Bagarozzo, in a plea to the court, suggested his arrest may have saved his life.

“I have hit rock bottom,” he told Arcara. And now “I have come back to life.”

Prosecutors tell a far different story of the Bagarozzo they know.

They describe his actions as an orchestrated scheme, a pattern of criminal activity that lasted eight years and occurred on an almost daily basis.

They also claim that by the time he was caught, Bagarozzo was spending half of his work day stealing from the city.

“The crimes committed by James Bagarozzo and Lawrence Charles were massive violations of the public trust,” Assistant U.S. Attorney Maura O’Donnell told Arcara.

O’Donnell said Bagarozzo started out stealing between $5,000 and $10,000 a year, but the thefts escalated to the point where he was taking home about $1,000 a week in quarters.

Bagarozzo, she told the court, broke about 70 to 75 meters as part of his scheme and rigged them so the quarters would remain in the upper compartment instead of falling into the more secure lower compartment.

He would then take out fistfuls of quarters, stuff them in his pocket, deposit them in a bag in his city-owned truck and take them back to his house during his lunch break.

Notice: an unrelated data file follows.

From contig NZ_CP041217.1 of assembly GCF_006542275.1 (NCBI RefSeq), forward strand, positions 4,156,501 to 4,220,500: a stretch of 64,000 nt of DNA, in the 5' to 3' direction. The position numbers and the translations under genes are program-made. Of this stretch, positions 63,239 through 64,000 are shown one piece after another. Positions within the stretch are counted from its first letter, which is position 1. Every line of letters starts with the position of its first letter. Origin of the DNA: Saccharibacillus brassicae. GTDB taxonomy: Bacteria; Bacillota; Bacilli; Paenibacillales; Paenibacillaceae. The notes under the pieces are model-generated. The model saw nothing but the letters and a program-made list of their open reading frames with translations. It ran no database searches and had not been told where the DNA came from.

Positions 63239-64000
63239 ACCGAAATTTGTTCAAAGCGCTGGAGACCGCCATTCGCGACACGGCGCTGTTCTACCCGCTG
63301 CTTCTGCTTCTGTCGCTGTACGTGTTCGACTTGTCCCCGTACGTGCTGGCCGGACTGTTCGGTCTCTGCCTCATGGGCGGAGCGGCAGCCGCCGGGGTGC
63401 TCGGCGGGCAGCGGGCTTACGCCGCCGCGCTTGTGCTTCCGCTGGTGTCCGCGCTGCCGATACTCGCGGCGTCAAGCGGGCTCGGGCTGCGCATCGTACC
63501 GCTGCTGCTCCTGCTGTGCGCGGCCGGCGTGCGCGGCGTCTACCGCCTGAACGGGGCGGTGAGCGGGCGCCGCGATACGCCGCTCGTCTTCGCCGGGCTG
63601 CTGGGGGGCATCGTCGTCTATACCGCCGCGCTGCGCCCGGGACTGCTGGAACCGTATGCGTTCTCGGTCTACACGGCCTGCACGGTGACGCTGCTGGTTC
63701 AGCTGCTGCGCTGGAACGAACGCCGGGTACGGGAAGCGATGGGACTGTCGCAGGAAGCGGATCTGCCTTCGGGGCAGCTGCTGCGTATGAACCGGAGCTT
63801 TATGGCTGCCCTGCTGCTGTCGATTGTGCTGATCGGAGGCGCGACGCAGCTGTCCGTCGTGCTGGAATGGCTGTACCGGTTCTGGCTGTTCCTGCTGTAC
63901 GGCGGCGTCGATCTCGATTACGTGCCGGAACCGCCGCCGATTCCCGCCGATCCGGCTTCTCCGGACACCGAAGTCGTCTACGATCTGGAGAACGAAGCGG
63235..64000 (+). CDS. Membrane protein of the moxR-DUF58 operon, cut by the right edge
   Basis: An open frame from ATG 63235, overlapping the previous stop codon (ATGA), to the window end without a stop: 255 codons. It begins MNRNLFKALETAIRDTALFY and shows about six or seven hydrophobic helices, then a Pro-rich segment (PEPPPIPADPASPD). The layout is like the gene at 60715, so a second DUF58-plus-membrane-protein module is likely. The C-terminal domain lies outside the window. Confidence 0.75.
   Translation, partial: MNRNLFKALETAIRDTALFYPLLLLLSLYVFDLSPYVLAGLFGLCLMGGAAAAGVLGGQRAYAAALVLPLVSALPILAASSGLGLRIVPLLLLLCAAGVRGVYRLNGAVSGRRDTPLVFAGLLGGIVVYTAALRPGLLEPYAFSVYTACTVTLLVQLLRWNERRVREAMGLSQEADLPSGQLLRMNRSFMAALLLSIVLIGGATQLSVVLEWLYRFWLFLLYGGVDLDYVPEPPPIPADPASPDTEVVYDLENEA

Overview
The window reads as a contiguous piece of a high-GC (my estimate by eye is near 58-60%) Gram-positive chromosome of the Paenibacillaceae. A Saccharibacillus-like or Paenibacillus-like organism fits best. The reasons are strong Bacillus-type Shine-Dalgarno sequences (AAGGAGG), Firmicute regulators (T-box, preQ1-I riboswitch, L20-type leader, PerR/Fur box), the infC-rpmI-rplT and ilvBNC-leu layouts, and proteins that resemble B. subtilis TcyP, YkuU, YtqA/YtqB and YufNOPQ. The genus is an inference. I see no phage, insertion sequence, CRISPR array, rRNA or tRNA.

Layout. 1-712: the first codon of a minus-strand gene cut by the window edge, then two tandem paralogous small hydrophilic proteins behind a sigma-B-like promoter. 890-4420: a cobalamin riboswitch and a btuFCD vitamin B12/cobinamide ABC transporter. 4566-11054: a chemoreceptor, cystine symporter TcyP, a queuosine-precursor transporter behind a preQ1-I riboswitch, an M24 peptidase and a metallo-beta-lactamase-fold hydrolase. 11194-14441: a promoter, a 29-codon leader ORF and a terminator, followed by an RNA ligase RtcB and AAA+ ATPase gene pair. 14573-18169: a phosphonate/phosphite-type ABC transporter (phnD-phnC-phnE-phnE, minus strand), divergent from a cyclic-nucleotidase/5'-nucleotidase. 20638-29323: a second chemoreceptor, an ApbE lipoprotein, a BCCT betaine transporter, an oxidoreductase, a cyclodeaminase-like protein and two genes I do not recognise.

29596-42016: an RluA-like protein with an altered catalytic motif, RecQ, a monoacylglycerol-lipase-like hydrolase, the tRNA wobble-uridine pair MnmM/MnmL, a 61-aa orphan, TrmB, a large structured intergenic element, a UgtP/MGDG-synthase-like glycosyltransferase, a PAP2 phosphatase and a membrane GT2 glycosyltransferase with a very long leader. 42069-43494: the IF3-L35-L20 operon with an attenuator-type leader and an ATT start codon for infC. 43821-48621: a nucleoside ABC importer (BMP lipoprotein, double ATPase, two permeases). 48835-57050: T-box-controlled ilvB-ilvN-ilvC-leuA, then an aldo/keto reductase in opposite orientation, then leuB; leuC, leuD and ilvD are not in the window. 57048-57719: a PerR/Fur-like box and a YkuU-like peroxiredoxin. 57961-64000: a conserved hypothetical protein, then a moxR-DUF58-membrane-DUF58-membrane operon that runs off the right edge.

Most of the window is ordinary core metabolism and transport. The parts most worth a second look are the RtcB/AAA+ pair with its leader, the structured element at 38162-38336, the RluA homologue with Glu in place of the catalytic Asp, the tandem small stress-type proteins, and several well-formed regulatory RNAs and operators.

Bagarozzo, a longtime city employee who once served as head of the animal shelter, has repaid about 75 percent of what he stole from the city and promised to pay the balance after his sentencing.

The money he repaid City Hall includes about $54,000 the FBI seized from his home, including $40,000 hidden in his bedroom ceiling.

Well known in North Buffalo, where he has been politically active for decades, Bagarozzo submitted more than 130 letters of support before his sentencing, including one from a Buffalo Common Council member.

“Through his political activity, his involvement in the community and his interactions with those around him, I have found Jim to be a loyal friend, a devoted husband and father and a caring individual," Delaware Council Member Michael J. LoCurto said in a letter to Arcara.

LoCurto said he has known Bagarozzo since he first became involved in politics 14 years ago.